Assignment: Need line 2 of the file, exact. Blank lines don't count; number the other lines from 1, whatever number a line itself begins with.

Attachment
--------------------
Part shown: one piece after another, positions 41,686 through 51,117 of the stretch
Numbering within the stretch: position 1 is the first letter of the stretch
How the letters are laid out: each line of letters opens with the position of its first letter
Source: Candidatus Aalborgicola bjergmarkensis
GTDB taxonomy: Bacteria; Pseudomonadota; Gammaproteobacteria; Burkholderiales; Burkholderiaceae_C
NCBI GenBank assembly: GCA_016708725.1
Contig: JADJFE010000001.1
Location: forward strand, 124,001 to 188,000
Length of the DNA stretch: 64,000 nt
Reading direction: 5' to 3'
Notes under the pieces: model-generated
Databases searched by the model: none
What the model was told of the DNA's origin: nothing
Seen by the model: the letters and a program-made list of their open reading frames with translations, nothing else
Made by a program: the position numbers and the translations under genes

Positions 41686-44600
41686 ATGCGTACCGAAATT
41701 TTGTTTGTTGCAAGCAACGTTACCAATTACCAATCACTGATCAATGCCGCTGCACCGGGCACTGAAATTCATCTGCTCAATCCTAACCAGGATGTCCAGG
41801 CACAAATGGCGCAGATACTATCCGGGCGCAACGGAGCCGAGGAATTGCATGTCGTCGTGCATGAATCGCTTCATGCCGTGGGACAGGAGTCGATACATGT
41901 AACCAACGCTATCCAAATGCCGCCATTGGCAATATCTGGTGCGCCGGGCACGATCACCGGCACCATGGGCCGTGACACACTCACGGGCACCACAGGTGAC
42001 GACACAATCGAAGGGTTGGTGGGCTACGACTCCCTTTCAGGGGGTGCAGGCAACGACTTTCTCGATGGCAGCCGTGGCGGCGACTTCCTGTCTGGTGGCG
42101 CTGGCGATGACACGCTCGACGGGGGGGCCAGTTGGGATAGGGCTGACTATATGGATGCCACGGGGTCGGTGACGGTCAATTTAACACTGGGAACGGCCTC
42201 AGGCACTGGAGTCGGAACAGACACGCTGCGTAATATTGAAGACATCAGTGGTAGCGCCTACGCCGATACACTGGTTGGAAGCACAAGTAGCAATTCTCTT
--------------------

Numbering within the stretch: position 1 is the first letter of the stretch